Everything tasted better when my grandma was around.
Growing up, we didn't get to see my dad's side of the family all that often, but I noticed at some point that all the food we ate in Grandma Kinsman's presence was exponentially more delicious. Later on, I came to realize that it wasn't due to some special grandmotherly mojo, but rather that she used real butter rather than margarine, and my family shopped accordingly when she was in town.
No matter the ingredients, I was predisposed to enjoy her cooking. I loved her and she loved me, her weird, short-haired, misfit granddaughter, even if the rest of the world wasn't inclined to. Seldom did I feel that love so strongly as when her yearly shipment of holiday cookies arrived.
These weren't just any old Snickerdoodles or oatmeal raisins (though I surely wouldn't have turned up my nose at anything she was kind enough to offer me). It was a parcel of wonder that would arrive by way of the U.S. Postal Service: one or two (sometimes two!) department store short boxes with the tops bowed out by the goodies nestled within.
This was a massive undertaking. Aided by my Aunt Myrna, my grandmother would craft hundreds, or sometimes thousands of unfailingly scrumptious sugar-dusted, nut-crusted, frosting-slathered, jam dotted cookies, each nestled into a small sleeve of wax paper. Unwrapping them (after we'd all squabbled and honed in on each family member's favorites) was a small, but momentous event - a visit, a hug, a memory to treasure.
And memories are all I have. Both Grandma and Aunt Myrna have passed on, and for a million small, silly, selfish and short-sighted reasons, I never made the time to get into the kitchen with them and learn at their experienced hands. Even if I had the recipes (which I do not, and other than Swedish Gems, I don't even know names with which to research), I'd be lacking the infinitesimal details: the precise piping of the jam into a sugar-dusted fold, the point at which to press the walnut half so it stays lodged in the bottom of the cookie, the consistency of the chocolate frosting so it enrobes but doesn't drip or crack.
Excellent baking is equal parts science, experience and love and I unwittingly cheated myself out of several of those key ingredients. Please, if you still have the chance, ensure a lifetime of sweet holiday memories for yourself and your family and get into the kitchen with your older loved ones NOW.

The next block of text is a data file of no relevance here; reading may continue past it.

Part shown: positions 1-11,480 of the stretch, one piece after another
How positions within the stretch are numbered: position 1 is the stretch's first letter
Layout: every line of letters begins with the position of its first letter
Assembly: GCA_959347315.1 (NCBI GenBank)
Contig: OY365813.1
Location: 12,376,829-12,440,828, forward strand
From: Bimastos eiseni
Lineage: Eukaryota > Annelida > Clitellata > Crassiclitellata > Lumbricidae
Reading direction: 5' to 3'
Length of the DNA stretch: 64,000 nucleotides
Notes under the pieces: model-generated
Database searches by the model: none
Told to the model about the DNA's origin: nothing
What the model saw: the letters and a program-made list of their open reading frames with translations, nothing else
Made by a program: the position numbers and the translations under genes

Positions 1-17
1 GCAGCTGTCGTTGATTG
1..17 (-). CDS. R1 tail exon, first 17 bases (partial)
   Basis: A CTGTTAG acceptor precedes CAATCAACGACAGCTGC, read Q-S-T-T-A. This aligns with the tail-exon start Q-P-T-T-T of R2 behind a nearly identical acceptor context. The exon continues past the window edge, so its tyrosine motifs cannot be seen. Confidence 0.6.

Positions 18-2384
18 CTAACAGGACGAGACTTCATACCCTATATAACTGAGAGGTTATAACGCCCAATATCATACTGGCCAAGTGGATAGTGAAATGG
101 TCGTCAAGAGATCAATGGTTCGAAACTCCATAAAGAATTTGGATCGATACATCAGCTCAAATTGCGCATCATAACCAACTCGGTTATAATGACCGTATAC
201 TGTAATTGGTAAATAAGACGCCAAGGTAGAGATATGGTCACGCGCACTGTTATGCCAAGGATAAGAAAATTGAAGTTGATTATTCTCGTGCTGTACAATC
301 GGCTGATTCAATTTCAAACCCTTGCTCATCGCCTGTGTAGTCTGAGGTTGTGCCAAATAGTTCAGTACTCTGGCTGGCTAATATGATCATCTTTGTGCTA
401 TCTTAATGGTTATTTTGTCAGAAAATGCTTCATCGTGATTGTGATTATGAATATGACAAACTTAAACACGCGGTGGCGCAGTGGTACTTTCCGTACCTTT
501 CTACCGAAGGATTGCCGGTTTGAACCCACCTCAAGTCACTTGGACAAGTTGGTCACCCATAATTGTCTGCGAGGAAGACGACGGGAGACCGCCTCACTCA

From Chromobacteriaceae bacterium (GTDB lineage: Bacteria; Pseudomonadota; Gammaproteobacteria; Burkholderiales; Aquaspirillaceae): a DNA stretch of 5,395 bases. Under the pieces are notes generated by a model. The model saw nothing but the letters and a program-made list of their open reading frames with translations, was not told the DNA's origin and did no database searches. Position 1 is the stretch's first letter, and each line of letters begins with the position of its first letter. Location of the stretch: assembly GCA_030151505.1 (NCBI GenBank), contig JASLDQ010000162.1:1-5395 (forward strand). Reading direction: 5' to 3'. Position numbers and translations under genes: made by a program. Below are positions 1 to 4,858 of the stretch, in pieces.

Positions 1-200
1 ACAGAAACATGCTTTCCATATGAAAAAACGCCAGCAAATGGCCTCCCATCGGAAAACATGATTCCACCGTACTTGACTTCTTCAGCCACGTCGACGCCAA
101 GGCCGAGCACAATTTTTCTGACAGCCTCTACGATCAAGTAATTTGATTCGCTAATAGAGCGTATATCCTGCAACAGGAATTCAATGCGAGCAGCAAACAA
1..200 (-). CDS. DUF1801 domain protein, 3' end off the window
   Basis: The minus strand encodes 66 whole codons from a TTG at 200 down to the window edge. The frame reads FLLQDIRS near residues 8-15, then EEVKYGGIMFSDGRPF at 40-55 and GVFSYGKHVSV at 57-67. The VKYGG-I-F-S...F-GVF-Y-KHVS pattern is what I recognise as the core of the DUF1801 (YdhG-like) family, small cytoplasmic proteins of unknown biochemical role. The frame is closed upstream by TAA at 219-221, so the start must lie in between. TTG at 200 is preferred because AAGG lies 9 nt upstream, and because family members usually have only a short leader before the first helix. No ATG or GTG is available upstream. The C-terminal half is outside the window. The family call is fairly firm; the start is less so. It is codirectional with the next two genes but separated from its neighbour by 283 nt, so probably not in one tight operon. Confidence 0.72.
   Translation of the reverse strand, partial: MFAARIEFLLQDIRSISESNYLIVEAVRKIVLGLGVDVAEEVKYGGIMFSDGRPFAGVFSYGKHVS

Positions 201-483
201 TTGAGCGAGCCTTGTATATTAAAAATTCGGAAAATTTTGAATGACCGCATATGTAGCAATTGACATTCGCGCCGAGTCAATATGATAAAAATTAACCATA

Do your grandparents, aunts, uncles, cousins or parents have a box of hand-written recipes, yellowed newspaper clippings utterly essential to making the holiday cake you spend the rest of the year dreaming about? Pay a visit with camera in hand, or see if they'd mind parting with them for a short while while you archive for posterity.
Don't go hogging all that history just for yourself! While it's not quite the same as having the actual sauce-stained and flour-dusted card in hand, chances are, everyone in your family would be delighted by a custom-made cookbook. Make a printable PDF to share digitally, or publish a private family website or blog so you all can share your favorite kitchen memories.
If you've got a slightly bigger budget, consider a print-on-demand publishing service like Lulu or Cafepress or a recipe-specific site like Tastebook and loved ones to order a copy, or surprise them with a holiday gift that will last a lifetime.
Measurements? Shmeasurements. Many home recipes lose something in translation from hand to handwritten. Capture all those pinches, dashes and smidgens on video, in the cook's own words. You don't have to be all Martin Scorsese about it - just flip on your video camera or your cell phone and hit record. Ask questions along the way - "Who taught you to make this?" "Did my mom like to eat this?" "Was it always easy to get the ingredients?" - and you'll end up with a story that feeds more than just your stomach.
Is grandma camera-shy? See if she'll go for just a voice recording, and maybe some shots of her hands and the steps of the dish. You can get creative in the editing process later; what counts right now is that you're spending some time together.
Don't have access to a camera, or just don't dig the notion of sitting back and documenting? That's okay - just go ahead and get your hands dirty. There is no better way to truly learn a recipe than to get in there and make it yourself. Ask the cook for a coaching session so you can get a feel for the texture of a dough, when the yeast has risen just enough or exactly how the sauce ought to run off a spoon or taste at this point in the process. Then, when it's all done, sit down together and feast.
While your future renditions of the dish may or may not taste exactly like your loved one's, I guarantee you this: you will never, ever eat it alone.